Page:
In February, India’s manufacturing sector clocked the 20th successive month of output growth and new orders, most of which was driven by the domestic market as growth in export orders hit an 11-month low, as per the Survey-based seasonally adjusted S&P Global India Manufacturing Purchasing Managers’ Index (PMI).
The Index was at 55.3 in February, fractionally below the 55.4 in January. A reading of over 50 on the index indicates growth in activity.
Input costs surged at the fastest pace in four months in February, with firms mentioning higher prices for electronic components, energy, foodstuff, metals and textiles. However, 94% of producers opted to absorb the higher costs rather than pass them on to buyers, and overall output charges rose at the slowest rate in three months.
Despite robust growth in new orders, job creation in the manufacturing sector, which had hit the slowest pace in January since September 2022 as per the PMI, dropped further to grow only fractionally in February.
“Companies signalled only mild pressure on their own operating capacities, with outstanding business increasing marginally in February. As a result, there was little-change to overall job numbers. Indeed, 98% of panellists reported no change in employment,” S&P Global said.
“Job creation failed to gain meaningful traction, however, as firms reportedly had sufficient staff to cope with current requirements. Indeed, there was only a marginal increase in their backlogs. Suppliers also appeared to have ample capacity to accommodate for rising input demand, shown by a stabilisation in delivery times,” explained Pollyanna De Lima, economics associate director at S&P Global Market Intelligence.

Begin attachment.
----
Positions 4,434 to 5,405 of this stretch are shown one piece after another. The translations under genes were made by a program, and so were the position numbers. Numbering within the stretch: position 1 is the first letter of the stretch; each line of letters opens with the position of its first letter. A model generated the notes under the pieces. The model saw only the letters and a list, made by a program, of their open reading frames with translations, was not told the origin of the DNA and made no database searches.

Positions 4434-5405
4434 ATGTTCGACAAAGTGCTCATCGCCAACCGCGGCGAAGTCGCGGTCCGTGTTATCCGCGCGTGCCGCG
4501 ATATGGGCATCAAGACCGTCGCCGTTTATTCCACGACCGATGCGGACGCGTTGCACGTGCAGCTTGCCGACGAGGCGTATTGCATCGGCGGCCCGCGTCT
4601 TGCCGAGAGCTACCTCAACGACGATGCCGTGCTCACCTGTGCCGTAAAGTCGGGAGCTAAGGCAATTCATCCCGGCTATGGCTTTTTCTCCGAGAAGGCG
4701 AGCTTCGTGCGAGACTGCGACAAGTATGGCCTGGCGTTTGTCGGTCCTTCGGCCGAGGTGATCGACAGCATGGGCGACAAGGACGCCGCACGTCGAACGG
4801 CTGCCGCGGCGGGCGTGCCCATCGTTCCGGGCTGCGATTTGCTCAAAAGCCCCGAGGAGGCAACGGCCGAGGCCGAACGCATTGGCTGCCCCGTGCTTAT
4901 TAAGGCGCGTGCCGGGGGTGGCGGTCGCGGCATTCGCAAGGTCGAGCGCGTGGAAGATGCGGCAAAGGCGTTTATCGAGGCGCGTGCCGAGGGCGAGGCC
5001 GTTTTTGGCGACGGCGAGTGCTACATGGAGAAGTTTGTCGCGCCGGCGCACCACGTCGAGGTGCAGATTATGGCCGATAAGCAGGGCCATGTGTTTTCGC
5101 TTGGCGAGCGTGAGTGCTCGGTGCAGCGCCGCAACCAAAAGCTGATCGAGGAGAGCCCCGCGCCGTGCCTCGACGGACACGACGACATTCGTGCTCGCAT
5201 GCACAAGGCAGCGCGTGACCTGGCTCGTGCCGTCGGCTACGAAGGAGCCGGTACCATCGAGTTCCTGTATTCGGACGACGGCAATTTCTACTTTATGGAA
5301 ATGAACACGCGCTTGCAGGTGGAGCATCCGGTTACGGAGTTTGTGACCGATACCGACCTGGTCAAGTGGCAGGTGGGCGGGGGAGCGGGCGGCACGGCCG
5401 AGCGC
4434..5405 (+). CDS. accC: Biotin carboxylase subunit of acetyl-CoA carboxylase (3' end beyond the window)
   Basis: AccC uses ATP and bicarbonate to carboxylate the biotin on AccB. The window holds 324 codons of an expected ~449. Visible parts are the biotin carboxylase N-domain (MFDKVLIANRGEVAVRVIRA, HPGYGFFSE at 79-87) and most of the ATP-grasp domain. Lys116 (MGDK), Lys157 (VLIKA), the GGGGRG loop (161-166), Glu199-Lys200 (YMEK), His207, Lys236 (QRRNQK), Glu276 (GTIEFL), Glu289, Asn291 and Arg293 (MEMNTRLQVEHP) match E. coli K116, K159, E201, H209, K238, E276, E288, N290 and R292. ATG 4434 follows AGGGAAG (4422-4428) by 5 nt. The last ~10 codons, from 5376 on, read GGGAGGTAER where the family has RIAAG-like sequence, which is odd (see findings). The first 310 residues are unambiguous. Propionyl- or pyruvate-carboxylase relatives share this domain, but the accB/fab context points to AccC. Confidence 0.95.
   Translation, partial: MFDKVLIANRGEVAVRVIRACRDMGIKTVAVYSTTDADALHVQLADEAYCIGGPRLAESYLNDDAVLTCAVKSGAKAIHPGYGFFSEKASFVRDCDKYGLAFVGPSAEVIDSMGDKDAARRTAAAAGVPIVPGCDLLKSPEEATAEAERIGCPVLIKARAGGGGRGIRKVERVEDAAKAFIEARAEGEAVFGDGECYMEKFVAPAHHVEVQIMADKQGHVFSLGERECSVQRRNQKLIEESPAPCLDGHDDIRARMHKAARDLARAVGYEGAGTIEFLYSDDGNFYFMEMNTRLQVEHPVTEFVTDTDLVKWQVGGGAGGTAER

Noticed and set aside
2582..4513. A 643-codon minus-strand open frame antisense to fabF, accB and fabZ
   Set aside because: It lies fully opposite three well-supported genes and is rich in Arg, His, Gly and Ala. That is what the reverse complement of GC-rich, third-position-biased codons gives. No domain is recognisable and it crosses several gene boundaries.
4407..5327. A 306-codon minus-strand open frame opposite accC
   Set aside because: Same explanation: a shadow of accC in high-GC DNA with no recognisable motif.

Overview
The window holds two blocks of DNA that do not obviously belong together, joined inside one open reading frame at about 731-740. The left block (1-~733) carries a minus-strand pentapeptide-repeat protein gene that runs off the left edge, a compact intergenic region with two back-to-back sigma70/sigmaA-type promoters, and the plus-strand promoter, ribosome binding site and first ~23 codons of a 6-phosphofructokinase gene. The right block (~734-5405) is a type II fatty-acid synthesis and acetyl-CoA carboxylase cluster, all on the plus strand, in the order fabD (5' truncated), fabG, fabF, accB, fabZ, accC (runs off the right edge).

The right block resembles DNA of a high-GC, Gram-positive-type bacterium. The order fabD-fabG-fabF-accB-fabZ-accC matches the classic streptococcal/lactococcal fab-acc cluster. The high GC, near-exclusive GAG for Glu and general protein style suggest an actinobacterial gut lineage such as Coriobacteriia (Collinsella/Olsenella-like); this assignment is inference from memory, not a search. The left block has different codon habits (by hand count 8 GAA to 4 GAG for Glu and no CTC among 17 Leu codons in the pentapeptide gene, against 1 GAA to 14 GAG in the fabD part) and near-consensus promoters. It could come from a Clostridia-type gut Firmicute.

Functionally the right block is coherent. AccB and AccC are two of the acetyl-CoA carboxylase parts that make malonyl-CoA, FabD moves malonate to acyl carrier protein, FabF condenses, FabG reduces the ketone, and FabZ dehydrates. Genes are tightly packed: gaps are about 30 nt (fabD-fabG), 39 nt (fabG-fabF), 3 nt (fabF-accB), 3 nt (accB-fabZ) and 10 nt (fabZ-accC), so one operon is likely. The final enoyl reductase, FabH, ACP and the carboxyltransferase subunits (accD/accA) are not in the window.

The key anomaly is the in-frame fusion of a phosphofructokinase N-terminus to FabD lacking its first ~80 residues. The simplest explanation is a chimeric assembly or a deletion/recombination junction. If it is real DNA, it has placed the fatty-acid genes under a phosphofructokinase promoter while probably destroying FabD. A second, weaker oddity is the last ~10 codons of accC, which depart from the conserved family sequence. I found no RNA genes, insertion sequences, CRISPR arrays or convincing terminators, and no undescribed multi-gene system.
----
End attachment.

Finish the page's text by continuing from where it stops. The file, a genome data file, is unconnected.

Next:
Business confidence improved in February, with firms expecting demand strength, new product releases and investments to bode well for growth prospects, as per the PMI.
“The PMI results suggested that most of the upturn in new orders welcomed by firms was domestically driven as international sales rose at a marginal pace that was the weakest in almost a year,” Ms. De Lima pointed out. She also noted that companies were confident of demand staying resilient as they continued to add to their inventories by purchasing additional inputs.